Every year Nassau County residents are allowed - by law - the opportunity to file a grievance if they believe the county has over-assessed their property.

Individuals who wish to challenge their assessment must file an application with the County's Assessment Review Commission (ARC).

The ARC is an independent administrative tribunal dedicated to providing fair and accurate determinations of taxpayers' requests for review and reduction of assessments. ARC reduces assessments that it finds overvalued, corrects errors in tax class designation and reviews denials of exemptions. ARC cannot increase assessments.

To find out what your property is assessed at, visit the Nassau County Department of Assessment's website at or call 571-1500.

Information is available year round on the Assessment Review Commission's website, The online appeal system, AROW - Assessment Review On the Web ( allows homeowners to perform an automated search of recent sales in your area to determine if your home is overvalued.

The deadline to file a grievance is March 2. Nassau County does not charge a filing fee for a grievance.

Nassau County Legislator Judi Bosworth of the 10th Legislative District (serving Manhasset, excluding Flower Hill and Plandome Manor, Great Neck, North New Hyde Park, North Hills, Manhasset Hills and parts of Herricks) hosted a workshop for homeowners on How to Challenge Your Assessment at the Manhasset Public Library on Feb. 11. Over 200 people attended, with library personnel affirming they "have never had such a big response to a tax reassessment program."

The county assessor is no longer an elected position, following the November elections; in a move decided by a referendum, it is now an appointed position, with the new assessor having begun on Jan 26. Thaddeus (Ted) J. Jankowski Jr. is the new County Assessor replacing Harvey Levinson, who has retired. Jankowski has been asked to review the system, Bosworth said, and suggest reforms making the system more transparent, easier to understand and with that in place inspire greater confidence in the system.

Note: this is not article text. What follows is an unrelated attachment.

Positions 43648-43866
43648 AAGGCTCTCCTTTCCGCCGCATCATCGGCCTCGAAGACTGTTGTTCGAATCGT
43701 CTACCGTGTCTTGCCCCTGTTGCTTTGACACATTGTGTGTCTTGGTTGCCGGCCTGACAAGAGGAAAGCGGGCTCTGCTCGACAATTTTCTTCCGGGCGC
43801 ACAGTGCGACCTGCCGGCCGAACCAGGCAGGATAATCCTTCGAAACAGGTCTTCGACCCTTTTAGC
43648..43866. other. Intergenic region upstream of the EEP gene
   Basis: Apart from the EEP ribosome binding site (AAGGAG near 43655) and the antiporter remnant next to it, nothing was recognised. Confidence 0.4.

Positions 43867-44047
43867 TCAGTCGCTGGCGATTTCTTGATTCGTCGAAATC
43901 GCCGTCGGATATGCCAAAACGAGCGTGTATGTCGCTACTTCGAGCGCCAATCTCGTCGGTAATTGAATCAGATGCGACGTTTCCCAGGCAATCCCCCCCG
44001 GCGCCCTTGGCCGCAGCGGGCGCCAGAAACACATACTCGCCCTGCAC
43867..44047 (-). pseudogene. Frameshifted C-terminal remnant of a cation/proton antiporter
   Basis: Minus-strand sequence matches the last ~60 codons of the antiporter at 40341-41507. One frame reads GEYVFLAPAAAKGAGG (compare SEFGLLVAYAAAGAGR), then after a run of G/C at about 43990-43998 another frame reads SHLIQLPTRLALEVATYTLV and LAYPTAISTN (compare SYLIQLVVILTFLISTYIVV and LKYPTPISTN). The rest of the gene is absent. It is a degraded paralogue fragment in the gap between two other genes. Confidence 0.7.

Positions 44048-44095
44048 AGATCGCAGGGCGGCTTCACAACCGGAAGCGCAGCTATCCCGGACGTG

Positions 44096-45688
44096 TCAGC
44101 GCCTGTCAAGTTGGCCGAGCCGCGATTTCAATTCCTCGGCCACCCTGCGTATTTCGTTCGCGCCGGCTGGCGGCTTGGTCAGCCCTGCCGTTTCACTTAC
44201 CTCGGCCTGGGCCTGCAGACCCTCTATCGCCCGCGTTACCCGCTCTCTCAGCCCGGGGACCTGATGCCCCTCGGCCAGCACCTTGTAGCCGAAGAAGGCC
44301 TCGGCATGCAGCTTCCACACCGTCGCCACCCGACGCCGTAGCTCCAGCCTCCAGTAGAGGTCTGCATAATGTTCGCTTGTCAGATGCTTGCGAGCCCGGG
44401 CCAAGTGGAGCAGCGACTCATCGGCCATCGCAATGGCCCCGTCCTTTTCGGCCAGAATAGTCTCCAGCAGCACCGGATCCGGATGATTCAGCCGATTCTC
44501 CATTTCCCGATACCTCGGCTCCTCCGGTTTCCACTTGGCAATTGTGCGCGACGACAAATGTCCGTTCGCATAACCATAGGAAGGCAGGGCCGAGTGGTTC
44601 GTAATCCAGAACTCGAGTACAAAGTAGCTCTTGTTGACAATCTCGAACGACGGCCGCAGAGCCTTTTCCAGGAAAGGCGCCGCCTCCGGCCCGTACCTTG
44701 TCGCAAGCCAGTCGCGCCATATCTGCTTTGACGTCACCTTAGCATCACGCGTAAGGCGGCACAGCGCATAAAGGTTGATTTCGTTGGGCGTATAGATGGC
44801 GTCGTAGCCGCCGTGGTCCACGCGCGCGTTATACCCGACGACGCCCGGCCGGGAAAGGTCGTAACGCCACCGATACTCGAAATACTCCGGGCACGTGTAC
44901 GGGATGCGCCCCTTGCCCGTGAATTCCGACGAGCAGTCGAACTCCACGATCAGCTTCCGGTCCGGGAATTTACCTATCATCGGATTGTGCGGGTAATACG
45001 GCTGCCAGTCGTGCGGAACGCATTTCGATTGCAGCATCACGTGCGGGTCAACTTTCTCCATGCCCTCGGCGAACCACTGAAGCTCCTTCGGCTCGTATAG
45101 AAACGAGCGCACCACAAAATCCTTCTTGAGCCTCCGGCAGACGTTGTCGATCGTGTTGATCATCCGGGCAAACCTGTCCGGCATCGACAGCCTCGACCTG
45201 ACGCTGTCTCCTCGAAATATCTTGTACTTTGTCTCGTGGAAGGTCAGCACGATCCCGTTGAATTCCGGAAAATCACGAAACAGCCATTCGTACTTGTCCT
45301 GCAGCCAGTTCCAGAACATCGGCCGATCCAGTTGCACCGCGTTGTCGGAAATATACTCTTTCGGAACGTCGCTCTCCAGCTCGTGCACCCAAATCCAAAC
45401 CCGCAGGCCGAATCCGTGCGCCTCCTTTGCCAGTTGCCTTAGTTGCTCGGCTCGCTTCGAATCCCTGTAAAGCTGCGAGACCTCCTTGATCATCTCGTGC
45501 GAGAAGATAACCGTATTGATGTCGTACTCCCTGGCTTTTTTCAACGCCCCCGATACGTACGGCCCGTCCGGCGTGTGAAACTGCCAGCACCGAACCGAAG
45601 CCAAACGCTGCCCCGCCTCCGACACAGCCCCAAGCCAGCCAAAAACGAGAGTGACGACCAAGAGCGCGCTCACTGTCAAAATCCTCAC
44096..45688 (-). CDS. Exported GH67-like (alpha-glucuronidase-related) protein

Many villages do their own assessments, the legislator explained, but North Hills, Munsey Park and Plandome Heights use the county assessments.

Bosworth thanked the library for such wonderful community space and introduced her staff members, including two Manhasset residents, Cindy Cardinal and Janet Sarlanis.

Bosworth then introduced Helen McQueen of the Assessment Review Commission who walked the attendees through the application process and answered questions along the way. The ARC has been in existence since 2003 when Nassau County reassessed properties. This year, McQueen said, most received notices from the Department of Assessment showing a decrease in the value of the home, in fact better than 90 percent saw a decrease this year due to the downturn in the economy.

What does that mean for your tax bill? McQueen explained that because so many received reductions it won't change the tax liability when the bills come. The only time it would change is if your home decreases when others around it went up or stayed the same. She noted the market is still changing and they use sales until January to determine if the house value is correct. She said the ARC receives from 100,000 to 130,000 applications a year with between two-thirds and three-fourths of them residential properties.

The ARC website explains: January 2, 2009 is when the Department of Assessment publishes the tentative assessment roll based on value as of that date; March 2, 2009 is the last day to appeal 2010-11 assessment published on January 2009 tentative roll; and March 2, 2009 through April 1, 2010 the ARC reviews appeals and makes determinations.

The website states there is a new assessment for each year and the time to appeal a new assessment ends before the taxes based on that assessment are billed. If you disagree with the most recent assessment, appeal it, even if you are awaiting determination of an appeal you filed last year. Call the office or go online for the status of your appeal.

McQueen listed three ways to file an appeal: hire an attorney or paid representative, fill out a paper application or file online. All methods, she said, were treated equally, though some in the audience disagreed.

In the past, McQueen said, statistically, those who filed on their own had a higher rate of reduction offers because they provided more personal information on the home-live across the street from a noisy school or on a busy street-than attorneys who filed for them. Over time, she said, representatives also include personal data and the rate of reduction offers are now even. She suggested researching the value of your home on AROW, noting there is a 60-day delay. It's a great tool, she said, because you can see similar homes and see the selling price.

For additional information or questions, call Legislator Bosworth at 571-6210.

Jaime L. Tomeo contributed to this article. Logo
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